This year’s spring steelhead run left us scratching our heads wondering when the fish that never really came were going to show up. While those who were here all caught some great fish, and some had some great number days, overall the run size was considerably smaller than we were hoping for. The total count so far this year downstream through the Situk weir was a mere 3,550 fish. The weir did have a few days of missed counts due to high water, so the numbers aren’t as accurate as we would like to see. However, as a whole this spring’s run left a sour taste in this fisherman’s mouth. Last year’s floods made some major changes to the system, many runs that have been dependable for years were gone, but when one fills in, another takes its place.
Here’s hoping that next spring’s run shows us the Situk we are use to with several thousand chrome monsters.
We’ve had a great start to the summer salmon season with a steady push of sockeye in the river. As of today, just over 23,000 sockeye have crossed over the Situk weir with several thousand more lying in the lower system. This year has returned some of the largest average sizes of sockeye we’ve seen in many years and with no signs of slowing we’re looking at a very good return of around 90,000 to 100,000 fish.
Weather has been pretty wet and river levels are a little higher than we expected, yet river guides and bank fishermen still seem to be getting the fish to the boat and having a great time doing so. Tawah Creek is still plenty full of cutthroat trout and a few sockeye are milling around as well. Pike lakes have been fishing very good and the fish this year are quite active and seem to be of a much larger size average than I personally have ever seen.
King salmon in the Situk this year is not looking great so far, with only 30 Chinook over 28 inches in the system and with plenty of water for them to swim in there seems to be something that’s holding them back. As much as I’d like to say we will see a small sport opener this year, the numbers are definitely not showing us that it will be the case.
We have hosted some amazing people this season and look forward to fishing with you all this season and next.
Ocean and Bay Fishing
The Happy Hooker Fleet has been at it hard since April, working the salt to provide the best possible experience you can expect here in Yakutat. With the rain typically comes those pesky northeast winds and heavy currents which has made the fishing a little tough to get out to the front of the bay. Halibut fishing has been fair to middling, and we’re seeing average sizes to the dock this year in the 30 to 40-pound range. On the days where mother nature has been giving us the break we need, we’re still seeing that good ol’ Yakutat 60 to 80-pound average at the dock.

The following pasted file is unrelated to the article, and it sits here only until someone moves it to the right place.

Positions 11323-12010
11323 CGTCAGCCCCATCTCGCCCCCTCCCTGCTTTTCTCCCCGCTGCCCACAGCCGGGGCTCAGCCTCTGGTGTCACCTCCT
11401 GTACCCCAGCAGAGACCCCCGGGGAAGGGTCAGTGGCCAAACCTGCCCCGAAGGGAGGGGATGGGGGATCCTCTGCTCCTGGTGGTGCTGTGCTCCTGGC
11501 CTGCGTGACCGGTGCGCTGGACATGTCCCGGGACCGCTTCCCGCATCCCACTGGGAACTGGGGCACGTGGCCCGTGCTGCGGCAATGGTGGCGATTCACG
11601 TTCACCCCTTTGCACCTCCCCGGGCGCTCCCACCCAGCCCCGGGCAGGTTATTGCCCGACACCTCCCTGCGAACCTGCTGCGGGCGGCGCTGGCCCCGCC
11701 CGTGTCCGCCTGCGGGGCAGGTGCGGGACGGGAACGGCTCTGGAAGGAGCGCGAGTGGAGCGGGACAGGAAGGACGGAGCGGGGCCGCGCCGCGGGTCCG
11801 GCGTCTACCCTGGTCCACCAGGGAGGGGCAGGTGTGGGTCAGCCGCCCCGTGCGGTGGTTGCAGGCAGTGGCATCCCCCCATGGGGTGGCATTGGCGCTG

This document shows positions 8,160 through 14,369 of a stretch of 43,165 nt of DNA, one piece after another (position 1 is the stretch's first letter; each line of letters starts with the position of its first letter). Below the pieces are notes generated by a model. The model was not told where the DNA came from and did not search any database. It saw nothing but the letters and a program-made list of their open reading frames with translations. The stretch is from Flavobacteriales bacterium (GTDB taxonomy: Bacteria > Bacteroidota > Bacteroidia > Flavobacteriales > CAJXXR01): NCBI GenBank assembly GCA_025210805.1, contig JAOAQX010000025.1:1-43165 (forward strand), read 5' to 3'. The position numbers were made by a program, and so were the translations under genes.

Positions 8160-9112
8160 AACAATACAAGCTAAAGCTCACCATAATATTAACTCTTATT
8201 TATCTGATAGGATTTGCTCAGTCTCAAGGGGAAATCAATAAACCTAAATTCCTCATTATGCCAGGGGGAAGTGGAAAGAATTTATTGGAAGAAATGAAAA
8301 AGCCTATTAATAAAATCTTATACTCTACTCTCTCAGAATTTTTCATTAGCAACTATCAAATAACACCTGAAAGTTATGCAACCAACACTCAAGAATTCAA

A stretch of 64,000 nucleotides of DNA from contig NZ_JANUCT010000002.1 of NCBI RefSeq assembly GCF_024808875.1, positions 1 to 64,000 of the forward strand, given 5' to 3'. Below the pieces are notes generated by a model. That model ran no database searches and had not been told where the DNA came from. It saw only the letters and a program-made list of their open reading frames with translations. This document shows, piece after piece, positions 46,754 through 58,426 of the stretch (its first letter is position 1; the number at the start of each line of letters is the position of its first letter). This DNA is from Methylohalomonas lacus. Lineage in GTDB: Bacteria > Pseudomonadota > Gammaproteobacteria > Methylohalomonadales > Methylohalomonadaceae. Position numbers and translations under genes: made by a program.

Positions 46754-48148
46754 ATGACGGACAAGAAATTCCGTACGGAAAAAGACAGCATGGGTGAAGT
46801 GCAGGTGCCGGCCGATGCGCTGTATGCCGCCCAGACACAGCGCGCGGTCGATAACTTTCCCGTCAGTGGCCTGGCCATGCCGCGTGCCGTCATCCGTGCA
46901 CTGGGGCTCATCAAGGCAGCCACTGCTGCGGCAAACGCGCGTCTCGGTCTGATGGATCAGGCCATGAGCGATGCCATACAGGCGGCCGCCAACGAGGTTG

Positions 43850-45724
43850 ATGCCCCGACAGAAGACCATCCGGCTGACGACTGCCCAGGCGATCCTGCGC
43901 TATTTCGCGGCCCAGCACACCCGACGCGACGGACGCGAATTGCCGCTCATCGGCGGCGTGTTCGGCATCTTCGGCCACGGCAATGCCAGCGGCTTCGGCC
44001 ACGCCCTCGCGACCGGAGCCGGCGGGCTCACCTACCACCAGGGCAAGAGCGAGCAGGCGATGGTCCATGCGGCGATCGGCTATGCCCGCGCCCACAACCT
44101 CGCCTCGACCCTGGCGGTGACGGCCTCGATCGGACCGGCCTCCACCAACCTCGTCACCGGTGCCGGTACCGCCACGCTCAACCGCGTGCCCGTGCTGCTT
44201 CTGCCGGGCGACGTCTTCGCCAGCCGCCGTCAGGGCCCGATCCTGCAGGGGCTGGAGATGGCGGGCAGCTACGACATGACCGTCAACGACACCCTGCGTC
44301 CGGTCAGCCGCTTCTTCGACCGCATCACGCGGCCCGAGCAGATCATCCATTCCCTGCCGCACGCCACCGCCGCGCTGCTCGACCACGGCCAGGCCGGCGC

The International Pacific Halibut Commission (IPHC) this year decided that not only did the halibut need Wednesdays off, they gave them all Tuesdays from June 20 to August 15, so be sure to plan accordingly when booking your charter trips. (Review the full Halibut sport fishing regulations here.) Lingcod has been great as usual, and we’ve seem some truly impressive fish coming up out of the rocks with averages in the 20 to 30-pound range.
While most of the rockfish species here in Yakutat remain closed to retention, the black rockfish are plentiful as ever. With the large herring and baitfish runs we have seen this season, these rockfish are big, fat and plentiful as ever. King salmon has been pretty consistent throughout this season so far, and the ones coming over the dock lately are definitely examples of their name sake. We’ve had several kings come in over the 30-pound mark and our biggest this year was 41 pounds.
That’s my Yakutat fishing report for the season so far, look for another one coming later this summer once those pesky silver salmon start to show.
As always, Tight Lines!